Hackers – Wizards of the Electronic Age is a PBS documentary directed by Fabrice Florin filmed at the first Hacker Conference that took place at the Headlands Institute Conference Center in 1984. The conference was organized as a result of Steven Levy’s book ‘Hackers – Heroes of the Computer Revolution’ published the same year. The documentary explores the cultural phenomenon that helped launch a multi-billion dollar computer industry and changed the way people live, communicate, work and play.
The documentary begins by introducing us to the hacker conference area filled with iconic figures such as Steven Wozniak, Andy Hertzfeld, Richard Stallman and many others. Programmers, hardware hackers, game designers were all brought together to discuss the unique set of values that made the computer revolution possible and brainstorm the future. Hackers are described a extremely talented and driven individuals who hack away at the computer until a program works. Andy Hertzfeld is described as a best example of a modern day hacker who is driven by the same pure spirit has MIT hackers before him, yet someone who works within a commercial framework. It was later mentioned that Andy sold a program called “switcher” he hacked together at the conference to Apple for $100,000. For Richard Greenblatt hacking is a way of life, you can not be a hacker on Sunday afternoons and do something else the rest of the time. For Richard hacking is a way of life. Various software developers describe their fascination with writing computer instructions which make computers perform amazing functionality at a speed of thousands of instructions per second. During the interview with Cheshire “Catalyst” we are introduced to a separate category of computer crackers who instead of writing software spend their time hacking away at a keyboard until they break or crack the security of the computer. Cheshire “Catalyst” himself is described as a reformed cracker.
A large segment of the film covers the origins and different generations of hackers closely following Steven Levy’s book. It begins by covering the original MIT hackers of the 1960s. Richard Greenblatt discusses the difficulty he had reserving computer time. Richard Stallman is described as the last pure hacker who stayed at MIT’s AI Lab to continue hacking and creating software despite the temptations of the commercial world. At the same time, we are presented with the Midnight Programmers from Stanford University where hackers like Bruce Baumgart were hacking computer in parallel with their MIT counterparts. The second generation of hackers or hardware hackers appeared after the introduction of low cost microprocessors. As the result of their drive to build a personal computer several new systems appeared in 1970s. Lee Felsenstein, a founder of the Homebrew Computer Club, talks about the tight knit community of hardware hackers sharing knowledge in the quest to build a usable personal computer. Steve Wozniak describes his work on the Apple computer. At last, the third generation of hackers – the software hackers – are covered by interviewing famous game designers such as Bill Budge and Robert Woodhead.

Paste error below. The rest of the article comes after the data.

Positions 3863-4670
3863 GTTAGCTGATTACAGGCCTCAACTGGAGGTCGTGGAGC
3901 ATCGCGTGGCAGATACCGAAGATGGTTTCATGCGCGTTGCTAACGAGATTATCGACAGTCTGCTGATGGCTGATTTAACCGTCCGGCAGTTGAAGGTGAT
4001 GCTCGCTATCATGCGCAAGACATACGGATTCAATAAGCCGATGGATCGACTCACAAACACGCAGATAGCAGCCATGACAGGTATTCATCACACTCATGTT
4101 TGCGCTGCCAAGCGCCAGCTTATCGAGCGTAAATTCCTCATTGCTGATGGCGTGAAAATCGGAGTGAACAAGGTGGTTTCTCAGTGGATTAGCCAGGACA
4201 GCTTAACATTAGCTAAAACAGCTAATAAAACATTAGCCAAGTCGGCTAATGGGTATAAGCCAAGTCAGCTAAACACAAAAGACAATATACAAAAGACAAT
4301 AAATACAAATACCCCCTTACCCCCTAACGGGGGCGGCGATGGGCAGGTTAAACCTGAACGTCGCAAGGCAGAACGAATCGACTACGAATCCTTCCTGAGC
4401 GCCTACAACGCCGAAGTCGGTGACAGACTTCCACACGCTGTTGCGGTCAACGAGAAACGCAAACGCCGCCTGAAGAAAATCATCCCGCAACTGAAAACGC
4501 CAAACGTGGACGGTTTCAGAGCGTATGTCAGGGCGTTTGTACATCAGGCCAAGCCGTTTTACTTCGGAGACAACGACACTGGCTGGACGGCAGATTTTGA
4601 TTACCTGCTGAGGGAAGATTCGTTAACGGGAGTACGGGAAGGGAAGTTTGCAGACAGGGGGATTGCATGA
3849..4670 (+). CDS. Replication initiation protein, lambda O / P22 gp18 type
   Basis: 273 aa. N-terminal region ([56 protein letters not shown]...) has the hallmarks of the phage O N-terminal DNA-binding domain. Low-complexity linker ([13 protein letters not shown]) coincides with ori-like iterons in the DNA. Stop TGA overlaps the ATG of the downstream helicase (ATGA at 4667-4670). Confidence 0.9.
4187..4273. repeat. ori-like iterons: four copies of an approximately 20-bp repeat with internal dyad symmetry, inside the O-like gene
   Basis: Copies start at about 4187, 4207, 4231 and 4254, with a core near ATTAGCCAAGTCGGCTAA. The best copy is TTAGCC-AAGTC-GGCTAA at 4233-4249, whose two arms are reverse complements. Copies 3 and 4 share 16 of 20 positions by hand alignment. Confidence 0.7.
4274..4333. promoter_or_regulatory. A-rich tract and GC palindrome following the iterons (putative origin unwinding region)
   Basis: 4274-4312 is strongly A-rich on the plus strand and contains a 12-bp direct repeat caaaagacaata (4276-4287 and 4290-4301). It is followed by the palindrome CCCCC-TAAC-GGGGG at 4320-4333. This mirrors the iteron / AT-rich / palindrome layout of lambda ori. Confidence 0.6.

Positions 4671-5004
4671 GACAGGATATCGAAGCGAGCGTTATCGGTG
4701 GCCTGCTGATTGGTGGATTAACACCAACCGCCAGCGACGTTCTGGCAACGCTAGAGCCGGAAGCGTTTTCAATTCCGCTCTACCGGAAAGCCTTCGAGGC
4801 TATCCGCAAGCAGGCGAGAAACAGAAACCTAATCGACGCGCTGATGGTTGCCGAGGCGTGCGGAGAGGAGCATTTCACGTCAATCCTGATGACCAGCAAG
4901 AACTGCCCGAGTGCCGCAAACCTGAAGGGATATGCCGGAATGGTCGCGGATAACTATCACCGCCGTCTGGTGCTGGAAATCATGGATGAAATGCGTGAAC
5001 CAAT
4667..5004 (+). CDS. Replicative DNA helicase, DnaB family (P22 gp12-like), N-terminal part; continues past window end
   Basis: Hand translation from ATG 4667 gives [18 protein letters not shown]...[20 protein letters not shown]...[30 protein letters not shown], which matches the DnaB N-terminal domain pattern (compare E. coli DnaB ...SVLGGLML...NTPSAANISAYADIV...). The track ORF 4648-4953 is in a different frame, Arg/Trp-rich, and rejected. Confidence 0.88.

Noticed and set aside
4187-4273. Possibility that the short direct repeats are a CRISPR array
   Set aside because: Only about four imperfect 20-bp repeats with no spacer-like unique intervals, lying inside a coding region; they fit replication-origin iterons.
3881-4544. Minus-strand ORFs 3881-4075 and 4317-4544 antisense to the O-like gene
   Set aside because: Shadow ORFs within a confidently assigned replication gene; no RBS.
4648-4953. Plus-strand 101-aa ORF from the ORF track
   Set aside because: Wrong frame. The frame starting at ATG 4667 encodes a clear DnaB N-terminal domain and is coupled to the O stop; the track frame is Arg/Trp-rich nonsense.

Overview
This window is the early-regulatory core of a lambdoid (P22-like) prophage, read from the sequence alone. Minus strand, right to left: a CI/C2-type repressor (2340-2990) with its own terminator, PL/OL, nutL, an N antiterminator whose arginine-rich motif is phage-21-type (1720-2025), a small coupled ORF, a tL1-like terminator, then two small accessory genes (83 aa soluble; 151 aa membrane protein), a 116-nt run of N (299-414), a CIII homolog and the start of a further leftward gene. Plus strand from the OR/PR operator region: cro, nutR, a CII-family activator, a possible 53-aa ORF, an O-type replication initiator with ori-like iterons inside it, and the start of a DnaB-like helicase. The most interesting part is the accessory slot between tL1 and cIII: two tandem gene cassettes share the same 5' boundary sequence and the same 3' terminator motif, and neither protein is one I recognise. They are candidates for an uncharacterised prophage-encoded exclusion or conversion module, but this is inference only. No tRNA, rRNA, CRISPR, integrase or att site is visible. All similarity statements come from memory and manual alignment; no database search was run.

One of the issues that the hacker conference is set out to discuss is whether software should be shared or not. On one hand you have the original MIT Hackers like Richard Stallman describing distributing software without source code equivalent to selling a house with a locked basement. On the other hand you have software developers like Robert Woodhead who describe their software as a final product that should not be changed or hacked up. For people like Robert, changing his final product is insulting. Several alternatives were described to combat software piracy by freeware or shareware distributors like Andrew Fluegelman, author of PC Talk, and Bob Wallace, author of PC Write. Their proposal was to give out software for free. If people like the software they can pay a full fee to receive support and newer versions.
With the growth of bulletin board systems (BBS) in that era several concerns were voiced regarding information overload. With so many ideas and software becoming readily available some conference attendees worried that soon it will no longer be possible to make sense of it all. At the same time Steve Wozniak voices his concerns about the explosion of hackers creating too many useless gadgets. According to Steve, more money has been lost in the computer industry than it was created by a few successes.
The documentary concludes with a coverage of various hardware gadgets and fun software that people brought to the conference. There is a segment on the future of computer assisted painting and video editing. Entire encyclopedias were being recorded on a single laser disk. The attendees played a video game which averaged joystick movements of several people creating a kind of a team sport.
With the amount of vision and creativity captured in this documentary it is hard not to watch it again and again. From topics of software copy protection to the future of communications this documentary covers issues that defined computer industry for decades to come. Interestingly, the documentary and the conference completely ignore several subcultures which follow closely all the same hacker ethics such as phone phreaks and even “crackers”. There is an inner conflict that was mentioned briefly where according to conference organizers hackers are the people who enjoy pushing the envelope and discovering knowledge as long as it does not involve security of the systems. People who enjoy pushing the envelope and discovering knowledge in the security of the very same systems are labeled crackers and not considered hackers. This contradiction is inherited from Steven Levy’s book on the subject and survives to this day.